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Mystery solved: How chameleons change their skin color

Published Mar 10th, 2015 5:06PM EDT
How Do Chameleons Change Skin Color
Image: Wikimedia

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There are plenty of mysteries in nature that have yet to be solved, but you can mark this one off the list.

Scientific American reports that a recent study has outed the secret of how chameleons change the color of their skin.

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According to the report, chameleons have a layer of special cells that they can adjust based on the reflection of light off of their skin. Other animals that change color, such as squid and octopi, modify their hues with pigments in their skin cells, but lizards rely on exterior light sources.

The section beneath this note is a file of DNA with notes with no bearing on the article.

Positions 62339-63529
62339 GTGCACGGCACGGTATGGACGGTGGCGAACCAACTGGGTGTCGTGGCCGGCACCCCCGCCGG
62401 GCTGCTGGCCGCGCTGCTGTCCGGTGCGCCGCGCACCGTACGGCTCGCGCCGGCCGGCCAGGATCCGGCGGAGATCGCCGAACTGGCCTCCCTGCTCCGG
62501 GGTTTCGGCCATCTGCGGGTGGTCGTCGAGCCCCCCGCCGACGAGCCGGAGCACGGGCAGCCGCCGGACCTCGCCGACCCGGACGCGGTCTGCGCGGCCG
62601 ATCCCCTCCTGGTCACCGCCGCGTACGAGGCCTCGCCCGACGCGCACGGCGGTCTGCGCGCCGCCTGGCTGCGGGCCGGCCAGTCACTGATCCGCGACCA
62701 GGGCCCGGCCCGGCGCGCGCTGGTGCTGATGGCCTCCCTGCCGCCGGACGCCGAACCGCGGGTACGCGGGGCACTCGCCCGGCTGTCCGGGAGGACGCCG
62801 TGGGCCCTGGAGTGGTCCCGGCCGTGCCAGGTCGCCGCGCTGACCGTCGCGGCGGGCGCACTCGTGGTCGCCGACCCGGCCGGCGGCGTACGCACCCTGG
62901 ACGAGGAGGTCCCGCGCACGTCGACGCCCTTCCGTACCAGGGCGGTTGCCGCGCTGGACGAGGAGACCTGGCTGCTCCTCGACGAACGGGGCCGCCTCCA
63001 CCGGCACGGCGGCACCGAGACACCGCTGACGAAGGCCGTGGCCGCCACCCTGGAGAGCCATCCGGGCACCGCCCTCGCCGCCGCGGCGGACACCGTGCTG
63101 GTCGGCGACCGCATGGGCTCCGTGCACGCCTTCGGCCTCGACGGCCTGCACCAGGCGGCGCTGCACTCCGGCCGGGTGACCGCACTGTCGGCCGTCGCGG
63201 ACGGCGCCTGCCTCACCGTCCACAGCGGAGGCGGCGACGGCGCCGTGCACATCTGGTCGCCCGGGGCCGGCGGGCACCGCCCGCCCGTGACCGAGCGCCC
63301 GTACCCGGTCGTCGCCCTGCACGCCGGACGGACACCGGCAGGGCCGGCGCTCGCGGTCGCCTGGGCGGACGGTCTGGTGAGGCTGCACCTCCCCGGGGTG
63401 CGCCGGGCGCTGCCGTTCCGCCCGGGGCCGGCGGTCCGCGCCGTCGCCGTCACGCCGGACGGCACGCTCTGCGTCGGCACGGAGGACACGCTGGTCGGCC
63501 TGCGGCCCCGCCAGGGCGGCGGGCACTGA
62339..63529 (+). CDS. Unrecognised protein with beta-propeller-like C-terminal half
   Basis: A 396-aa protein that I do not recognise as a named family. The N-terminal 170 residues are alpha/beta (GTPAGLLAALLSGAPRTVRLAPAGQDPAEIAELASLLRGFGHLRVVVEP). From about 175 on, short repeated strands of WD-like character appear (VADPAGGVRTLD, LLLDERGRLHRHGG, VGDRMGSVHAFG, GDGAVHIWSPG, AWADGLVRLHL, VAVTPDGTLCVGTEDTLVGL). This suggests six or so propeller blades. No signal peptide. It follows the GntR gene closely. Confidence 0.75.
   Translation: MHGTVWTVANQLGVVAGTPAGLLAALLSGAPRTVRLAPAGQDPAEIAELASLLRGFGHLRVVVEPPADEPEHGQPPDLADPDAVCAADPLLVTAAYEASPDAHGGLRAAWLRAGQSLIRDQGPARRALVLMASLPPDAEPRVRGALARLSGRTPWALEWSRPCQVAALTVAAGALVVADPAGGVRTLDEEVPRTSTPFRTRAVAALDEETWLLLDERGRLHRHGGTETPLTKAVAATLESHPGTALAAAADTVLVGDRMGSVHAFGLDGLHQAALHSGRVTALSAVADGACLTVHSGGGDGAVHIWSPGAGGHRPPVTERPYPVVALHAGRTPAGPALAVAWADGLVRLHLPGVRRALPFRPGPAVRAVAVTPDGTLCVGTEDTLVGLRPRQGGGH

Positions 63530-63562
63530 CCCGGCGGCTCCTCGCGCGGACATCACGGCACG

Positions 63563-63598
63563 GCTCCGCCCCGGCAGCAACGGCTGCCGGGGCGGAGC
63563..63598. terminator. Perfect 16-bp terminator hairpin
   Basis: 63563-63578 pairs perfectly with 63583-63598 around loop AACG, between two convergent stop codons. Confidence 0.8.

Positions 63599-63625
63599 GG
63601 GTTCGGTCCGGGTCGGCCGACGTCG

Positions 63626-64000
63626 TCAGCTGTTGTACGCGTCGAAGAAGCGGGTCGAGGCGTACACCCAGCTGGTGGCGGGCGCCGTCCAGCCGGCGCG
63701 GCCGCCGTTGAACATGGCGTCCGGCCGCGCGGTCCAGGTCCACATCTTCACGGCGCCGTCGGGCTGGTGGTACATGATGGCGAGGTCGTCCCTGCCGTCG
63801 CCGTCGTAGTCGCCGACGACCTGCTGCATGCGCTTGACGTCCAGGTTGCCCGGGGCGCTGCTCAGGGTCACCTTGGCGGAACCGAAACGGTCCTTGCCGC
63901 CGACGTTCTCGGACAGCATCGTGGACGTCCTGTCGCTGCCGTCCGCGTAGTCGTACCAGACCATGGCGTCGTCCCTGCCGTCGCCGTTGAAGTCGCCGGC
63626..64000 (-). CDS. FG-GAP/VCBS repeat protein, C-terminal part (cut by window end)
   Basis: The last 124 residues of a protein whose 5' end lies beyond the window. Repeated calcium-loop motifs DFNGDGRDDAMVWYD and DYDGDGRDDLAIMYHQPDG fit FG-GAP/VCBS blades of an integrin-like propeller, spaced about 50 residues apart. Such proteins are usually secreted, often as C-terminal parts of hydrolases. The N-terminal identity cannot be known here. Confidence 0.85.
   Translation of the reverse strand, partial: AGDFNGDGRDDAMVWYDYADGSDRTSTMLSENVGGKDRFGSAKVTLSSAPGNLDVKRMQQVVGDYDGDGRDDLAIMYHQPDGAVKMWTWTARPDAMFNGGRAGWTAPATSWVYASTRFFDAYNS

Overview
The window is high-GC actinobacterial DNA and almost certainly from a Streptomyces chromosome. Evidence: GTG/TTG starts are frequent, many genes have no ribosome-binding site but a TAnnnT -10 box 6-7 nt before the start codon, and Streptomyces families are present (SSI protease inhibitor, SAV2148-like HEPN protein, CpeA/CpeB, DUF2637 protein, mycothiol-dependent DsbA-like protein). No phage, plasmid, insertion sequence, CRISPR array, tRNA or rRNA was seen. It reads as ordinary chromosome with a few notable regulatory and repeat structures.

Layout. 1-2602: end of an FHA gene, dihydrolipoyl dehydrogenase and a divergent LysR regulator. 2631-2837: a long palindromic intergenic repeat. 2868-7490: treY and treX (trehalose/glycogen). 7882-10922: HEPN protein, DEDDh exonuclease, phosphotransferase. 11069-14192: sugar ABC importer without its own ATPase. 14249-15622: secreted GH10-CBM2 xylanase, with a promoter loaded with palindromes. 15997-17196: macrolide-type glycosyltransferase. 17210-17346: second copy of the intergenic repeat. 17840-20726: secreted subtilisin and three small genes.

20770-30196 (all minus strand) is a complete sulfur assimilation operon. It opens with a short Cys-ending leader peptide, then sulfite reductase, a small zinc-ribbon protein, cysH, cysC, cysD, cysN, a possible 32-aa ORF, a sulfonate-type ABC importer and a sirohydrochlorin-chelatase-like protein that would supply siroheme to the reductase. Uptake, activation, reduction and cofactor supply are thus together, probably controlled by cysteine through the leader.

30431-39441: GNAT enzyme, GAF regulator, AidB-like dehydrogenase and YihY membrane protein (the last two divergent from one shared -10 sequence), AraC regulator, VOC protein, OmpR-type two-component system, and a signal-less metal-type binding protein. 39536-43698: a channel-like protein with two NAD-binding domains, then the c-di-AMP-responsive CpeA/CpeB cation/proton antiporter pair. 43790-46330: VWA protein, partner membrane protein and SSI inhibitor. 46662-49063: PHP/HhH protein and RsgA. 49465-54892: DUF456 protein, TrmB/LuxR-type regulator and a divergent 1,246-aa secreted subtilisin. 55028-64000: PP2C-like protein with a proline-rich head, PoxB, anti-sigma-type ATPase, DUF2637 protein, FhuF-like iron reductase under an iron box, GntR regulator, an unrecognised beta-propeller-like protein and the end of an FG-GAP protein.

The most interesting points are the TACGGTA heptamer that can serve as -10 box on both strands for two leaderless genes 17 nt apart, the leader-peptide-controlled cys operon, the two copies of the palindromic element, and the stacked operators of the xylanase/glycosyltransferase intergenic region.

In order to figure this out, researchers studied 13 chameleons and found two layers of iridophone cells that had the ability to reflect light.

“When the skin is in the relaxed state, the nanocrystals in the iridophore cells are very close to each other — hence, the cells specifically reflect short wavelengths, such as blue,” said study senior author Michel Milinkovitch, a professor of genetics and evolution at the University of Geneva in Switzerland.

For more on this fascinating study, be sure to head to Scientific American.

Jacob Siegal
Jacob Siegal Associate Editor

Jacob Siegal is Associate Editor at BGR, having joined the news team in 2013. He has over a decade of professional writing and editing experience, and helps to lead our technology and entertainment product launch and movie release coverage.

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